"Each Pearson department was working off its own assumptions," Gorvett recalls, such as the criteria for sales forecasts and profit margins. That made it difficult to create a consolidated financial report, much less to identify variations from plan so managers could act quickly while there was still time to do so usefully. It became clear to Pearson's group CFO in mid-2003 that a different approach was needed, one that focused on fixing inefficiencies in the financial reporting process itself and standardizing processes across Pearson. That way, executives could work from the same financial assumptions, no matter what applications they used to manage their books. This in turn would enable them to quickly identify significant differences across divisions and adjust strategies if needed. And the processes would gather the information that would be needed for compliance, regulatory and stockholder filings — no more scrambling to retrieve this information at each close from buried Excel spreadsheets or by running queries against transaction systems.
So Gorvett — working as a liaison between the CFO and the CIO — led Pearson on a tack that determined standard financial transaction, auditing and reporting processes for the whole company — creating, for the first time, a standard chart of accounts. This provided a unified list of all accounting data tracked to ensure that everyone used the same definitions and categories and that the enterprise captured all the financial information it needed at all locations.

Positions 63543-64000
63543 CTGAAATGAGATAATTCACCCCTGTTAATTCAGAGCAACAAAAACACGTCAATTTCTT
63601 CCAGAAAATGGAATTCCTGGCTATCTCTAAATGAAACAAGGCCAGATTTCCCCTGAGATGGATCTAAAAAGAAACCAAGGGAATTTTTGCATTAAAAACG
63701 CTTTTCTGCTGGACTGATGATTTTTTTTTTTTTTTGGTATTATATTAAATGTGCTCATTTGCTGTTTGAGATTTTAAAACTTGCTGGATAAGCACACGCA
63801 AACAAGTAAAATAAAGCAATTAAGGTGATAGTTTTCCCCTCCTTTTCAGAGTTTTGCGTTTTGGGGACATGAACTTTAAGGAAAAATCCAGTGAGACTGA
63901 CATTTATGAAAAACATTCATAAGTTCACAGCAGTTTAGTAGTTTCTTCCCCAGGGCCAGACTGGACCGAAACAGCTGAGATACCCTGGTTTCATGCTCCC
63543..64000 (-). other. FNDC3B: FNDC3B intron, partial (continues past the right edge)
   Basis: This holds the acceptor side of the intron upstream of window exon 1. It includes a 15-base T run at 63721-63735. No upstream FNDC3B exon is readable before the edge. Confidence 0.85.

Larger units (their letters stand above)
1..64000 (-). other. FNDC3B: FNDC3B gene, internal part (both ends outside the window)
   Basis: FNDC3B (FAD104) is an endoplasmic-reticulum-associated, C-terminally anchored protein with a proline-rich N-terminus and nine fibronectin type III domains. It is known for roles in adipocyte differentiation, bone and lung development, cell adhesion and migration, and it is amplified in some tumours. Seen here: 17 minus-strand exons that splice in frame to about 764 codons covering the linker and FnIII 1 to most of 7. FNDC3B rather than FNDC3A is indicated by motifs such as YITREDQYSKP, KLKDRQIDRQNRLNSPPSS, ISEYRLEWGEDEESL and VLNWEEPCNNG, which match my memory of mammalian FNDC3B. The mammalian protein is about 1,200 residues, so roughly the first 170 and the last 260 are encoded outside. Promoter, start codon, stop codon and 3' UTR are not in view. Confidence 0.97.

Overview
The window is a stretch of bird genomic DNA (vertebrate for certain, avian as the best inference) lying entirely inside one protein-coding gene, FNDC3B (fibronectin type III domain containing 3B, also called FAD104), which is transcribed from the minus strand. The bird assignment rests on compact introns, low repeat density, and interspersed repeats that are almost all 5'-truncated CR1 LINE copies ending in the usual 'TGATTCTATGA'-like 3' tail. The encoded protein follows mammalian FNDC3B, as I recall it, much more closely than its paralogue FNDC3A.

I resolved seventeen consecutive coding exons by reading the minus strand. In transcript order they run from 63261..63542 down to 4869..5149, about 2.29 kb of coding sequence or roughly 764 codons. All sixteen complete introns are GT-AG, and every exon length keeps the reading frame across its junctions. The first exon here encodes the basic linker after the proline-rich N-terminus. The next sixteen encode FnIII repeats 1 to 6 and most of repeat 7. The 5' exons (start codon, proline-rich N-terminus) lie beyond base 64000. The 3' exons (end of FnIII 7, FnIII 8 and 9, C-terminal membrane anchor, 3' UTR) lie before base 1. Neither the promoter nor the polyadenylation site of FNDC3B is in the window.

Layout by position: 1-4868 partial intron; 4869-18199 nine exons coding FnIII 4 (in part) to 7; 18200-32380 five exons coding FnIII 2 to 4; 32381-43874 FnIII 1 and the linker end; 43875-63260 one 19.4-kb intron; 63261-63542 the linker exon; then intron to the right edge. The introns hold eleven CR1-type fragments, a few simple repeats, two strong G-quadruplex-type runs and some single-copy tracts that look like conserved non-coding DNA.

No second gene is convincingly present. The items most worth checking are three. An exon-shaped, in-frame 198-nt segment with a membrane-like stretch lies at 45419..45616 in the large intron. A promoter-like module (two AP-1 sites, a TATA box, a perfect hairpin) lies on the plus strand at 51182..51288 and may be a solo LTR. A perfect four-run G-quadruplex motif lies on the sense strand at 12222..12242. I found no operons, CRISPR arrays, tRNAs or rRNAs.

The next step was to set up the technical requirements for what data needed to be captured from what sources, how it would be presented to the central financial reporting tool and what processes had to be followed to generate the results. That way, no matter what technology platform a division happened to use, the data that management was receiving would be consistent, accurate and timely.
The result: Pearson was able to close its quarterly books in six days (down from about 20) and reduce its year-end reporting time from eight weeks to six weeks. And because everyone was working from the same chart of accounts, financial staffers no longer had to burn the midnight oil to translate their financial information into what the executive team needed.